7.2.4 Southwest Legal History (1870-1900): Beginnings of the Regulatory State


Granger Laws and Railroad Commissions


  • After the Civil War, American railroads began a new round of construction and began merging into powerful regional and national rail systems.  Shippers and passengers in almost all regions, including the Southwest, complained about high and often discriminatory charges.  In the early 1870s, several Midwestern states enacted “Granger laws” creating railroad regulatory commissions in response to these complaints.  The commissions’ powers varied:  some were authorized to limit freight and passenger rates, others were merely allowed to collect statistics and report to the legislature. 
  • The Southwest was slow to follow.  Powerful railroad networks, including the Central Pacific and Southern Pacific in California and the Missouri, Kansas and Texas (Katy) Railroad in Texas, built much of the region’s rail system during this period and played a central role in state politics, particularly in California.  Residents of the Southwest were no happier about discriminatory rates and other perceived abuses than other Americans, but California did not create a railroad commission or attempt rate regulation until authorizing provisions were placed in its 1879 constitution, and Texas did not do so until 1891.  By that time the U.S. Supreme Court and other state supreme courts had made clear that railroad regulation, including reasonable rate regulation, was constitutional; thus, the new laws were not subject to serious challenge in either California or Texas.      
 

The rise of substantive due process


  • The establishment of railroad commissions in Southwest states opened the door to an ever-expanding body of laws and agencies designed to address the many problems that followed in the wake of industrialization.  After 1890, Southwestern legislatures began to enact pure-food and public health laws; laws regulating physicians, pharmacists and other professions; laws for conservation of fish, game and soil; and laws regulating labor-management relations, unfair business practices and workplace safety.  The stream of laws grew steadily to the end of the century; it peaked in Texas somewhat earlier (1905-1915) than it did in New Mexico, Arizona and California (1910-1920). 
  • Southwestern businesses frequently challenged reform laws as unconstitutional.  They usually argued that the laws violated one or more of the following legal doctrines, collectively known as “substantive due process”:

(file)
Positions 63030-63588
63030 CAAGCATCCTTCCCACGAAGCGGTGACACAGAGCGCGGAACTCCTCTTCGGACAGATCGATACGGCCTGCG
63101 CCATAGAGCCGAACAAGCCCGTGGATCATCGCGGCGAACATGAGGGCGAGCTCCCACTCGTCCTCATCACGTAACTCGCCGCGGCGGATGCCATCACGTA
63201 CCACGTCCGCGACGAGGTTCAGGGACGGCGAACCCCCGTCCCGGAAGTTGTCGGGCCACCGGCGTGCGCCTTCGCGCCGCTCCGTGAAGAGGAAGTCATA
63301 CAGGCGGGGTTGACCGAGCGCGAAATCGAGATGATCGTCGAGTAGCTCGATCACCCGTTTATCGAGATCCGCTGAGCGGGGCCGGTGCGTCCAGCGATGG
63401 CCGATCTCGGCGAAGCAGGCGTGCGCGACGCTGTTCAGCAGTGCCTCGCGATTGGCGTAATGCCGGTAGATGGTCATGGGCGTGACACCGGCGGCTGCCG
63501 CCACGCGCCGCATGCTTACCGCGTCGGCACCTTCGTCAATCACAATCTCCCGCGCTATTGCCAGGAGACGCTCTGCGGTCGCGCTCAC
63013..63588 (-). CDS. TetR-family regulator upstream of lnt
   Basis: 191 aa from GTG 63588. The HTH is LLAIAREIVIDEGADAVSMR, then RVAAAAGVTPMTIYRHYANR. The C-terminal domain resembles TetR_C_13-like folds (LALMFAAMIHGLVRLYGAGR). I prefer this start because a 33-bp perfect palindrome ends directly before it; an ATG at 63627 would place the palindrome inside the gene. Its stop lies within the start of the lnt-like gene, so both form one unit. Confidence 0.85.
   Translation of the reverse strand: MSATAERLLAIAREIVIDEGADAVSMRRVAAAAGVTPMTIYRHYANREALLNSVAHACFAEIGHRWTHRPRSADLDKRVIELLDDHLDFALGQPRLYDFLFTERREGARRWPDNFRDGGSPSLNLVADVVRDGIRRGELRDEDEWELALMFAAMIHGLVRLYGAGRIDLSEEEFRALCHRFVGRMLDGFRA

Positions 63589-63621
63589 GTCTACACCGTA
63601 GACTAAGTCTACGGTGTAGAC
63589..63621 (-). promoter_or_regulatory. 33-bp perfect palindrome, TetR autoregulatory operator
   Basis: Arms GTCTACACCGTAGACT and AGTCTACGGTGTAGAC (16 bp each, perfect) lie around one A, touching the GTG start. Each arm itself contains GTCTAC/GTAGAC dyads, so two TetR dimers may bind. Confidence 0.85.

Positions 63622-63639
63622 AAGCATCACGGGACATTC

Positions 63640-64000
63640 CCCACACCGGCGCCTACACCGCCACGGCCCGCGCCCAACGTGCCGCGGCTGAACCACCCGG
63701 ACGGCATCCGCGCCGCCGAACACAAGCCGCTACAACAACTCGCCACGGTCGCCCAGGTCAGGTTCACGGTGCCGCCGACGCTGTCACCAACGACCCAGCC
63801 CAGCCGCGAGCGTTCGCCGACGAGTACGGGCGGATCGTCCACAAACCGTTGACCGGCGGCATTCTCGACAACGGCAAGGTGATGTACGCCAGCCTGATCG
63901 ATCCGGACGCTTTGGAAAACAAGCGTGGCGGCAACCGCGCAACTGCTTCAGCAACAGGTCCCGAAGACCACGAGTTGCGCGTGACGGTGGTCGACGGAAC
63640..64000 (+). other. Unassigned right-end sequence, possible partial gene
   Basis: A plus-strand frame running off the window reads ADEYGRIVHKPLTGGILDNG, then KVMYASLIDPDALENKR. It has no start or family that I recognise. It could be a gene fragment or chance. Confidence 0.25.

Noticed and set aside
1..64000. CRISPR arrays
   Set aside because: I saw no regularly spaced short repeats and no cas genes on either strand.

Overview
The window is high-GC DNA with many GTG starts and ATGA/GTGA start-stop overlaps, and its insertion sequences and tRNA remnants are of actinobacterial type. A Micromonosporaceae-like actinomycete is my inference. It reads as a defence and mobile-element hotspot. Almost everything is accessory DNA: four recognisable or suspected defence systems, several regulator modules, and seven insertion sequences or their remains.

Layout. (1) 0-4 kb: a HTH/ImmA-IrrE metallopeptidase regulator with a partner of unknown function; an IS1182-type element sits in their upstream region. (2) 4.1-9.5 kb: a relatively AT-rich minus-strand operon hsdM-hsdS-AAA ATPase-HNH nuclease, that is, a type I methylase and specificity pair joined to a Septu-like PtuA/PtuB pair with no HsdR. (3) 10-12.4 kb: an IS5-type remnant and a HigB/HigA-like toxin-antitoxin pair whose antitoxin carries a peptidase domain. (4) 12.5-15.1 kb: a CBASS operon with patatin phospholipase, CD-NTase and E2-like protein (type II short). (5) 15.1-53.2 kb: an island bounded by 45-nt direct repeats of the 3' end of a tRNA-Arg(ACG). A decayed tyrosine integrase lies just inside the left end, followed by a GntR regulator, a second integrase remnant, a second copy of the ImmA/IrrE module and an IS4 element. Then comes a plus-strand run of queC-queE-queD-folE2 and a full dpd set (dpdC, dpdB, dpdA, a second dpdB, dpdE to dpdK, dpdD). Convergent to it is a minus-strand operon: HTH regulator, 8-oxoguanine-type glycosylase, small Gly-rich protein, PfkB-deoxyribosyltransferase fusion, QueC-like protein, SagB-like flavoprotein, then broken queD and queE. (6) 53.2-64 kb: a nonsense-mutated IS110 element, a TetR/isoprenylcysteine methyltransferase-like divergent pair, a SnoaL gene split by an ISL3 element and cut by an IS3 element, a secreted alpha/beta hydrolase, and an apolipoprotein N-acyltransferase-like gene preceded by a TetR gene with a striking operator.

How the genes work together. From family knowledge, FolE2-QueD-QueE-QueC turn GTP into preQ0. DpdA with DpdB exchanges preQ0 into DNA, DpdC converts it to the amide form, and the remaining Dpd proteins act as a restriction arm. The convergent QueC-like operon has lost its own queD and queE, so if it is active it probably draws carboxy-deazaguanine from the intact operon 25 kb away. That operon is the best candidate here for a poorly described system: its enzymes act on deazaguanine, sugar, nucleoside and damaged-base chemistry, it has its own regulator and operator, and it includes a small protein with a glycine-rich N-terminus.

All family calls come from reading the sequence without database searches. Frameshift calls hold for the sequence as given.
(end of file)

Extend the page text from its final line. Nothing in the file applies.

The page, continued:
• Due process and freedom of contract,, because the laws deprived them of their property and contract rights to conduct their business and make bargains with others on terms of their own choosing.
    • Equal protection, because the laws unfairly singled out their businesses for regulation and thus discriminated against them.
    • The delegation doctrine:  only legislatures could create regulations, and they could not let agencies do the job for them. 
  • In the 1890s, the U.S. Supreme Court and many American state courts began examining regulatory laws critically.  The courts upheld most laws but struck down enough that reformers complained they were improperly interfering with necessary social change.  Some reformers even argued that courts should not be allowed to examine reform laws at all. 
 

The battle over substantive due process begins in the Southwest

Johnson v. Goodyear Mining Co. – California, 1899 (59 P. 304)

  • Many substantive-due-process cases, involved laws affecting workplace conditions.  Some Southwestern jurists were sympathetic to the “free labor doctrine” that working conditions, even safety conditions, should be strictly a matter of negotiation between employer and employee, with no legislative interference; others were sensitive to the increasing disparity of bargaining power in an age when large companies were coming to dominate the American economy.  In the Southwest, the balance between the competing views shifted back and forth throughout the era.
  • In Johnson, an early case, California’s justices vigorously defended the free-labor point of view in striking down an 1897 law requiring companies to pay their workers at least once a month; they argued that the law, far from protecting workers, patronized them. 
 
 1.  Historic American Buildings Survey Southern Pacific Railroad Coll. Photographs of 1869 Oakland Point Pier - Before Construction of Long Wharf - Southern Pacific Mole & Pier, Seventh Street, Oakland, Alameda County, CA
 Southern Pacific Railroad terminal, Oakland, California (circa 1870) - courtesy Library of Congress
 



































 2.  Historic American Buildings Survey Roger Sturtevant, Photographer Mar. 29, 1934 VIEW FROM SOUTH-WEST - Old Mine, Sierra City, Sierra County, CA
 Old mine, Sierra County, California - courtesy National Historic Building Survey and Library of Congress
 
 
 
 
 
 
 
 
 
 
 
 
 
 
 
 
 
 
 
 
 
 
 
 
 
 
 
 
 
 
 
 
 
 
 
 
 
 
“The corporation and the laborer are prohibited from making any contract whereby wages are to become due for a longer period than one month as a period of employment, or by which the laborer is to be paid in anything except money or negotiable checks.  The working man of intelligence is treated as an imbecile.”  - Justice _, in Johnson
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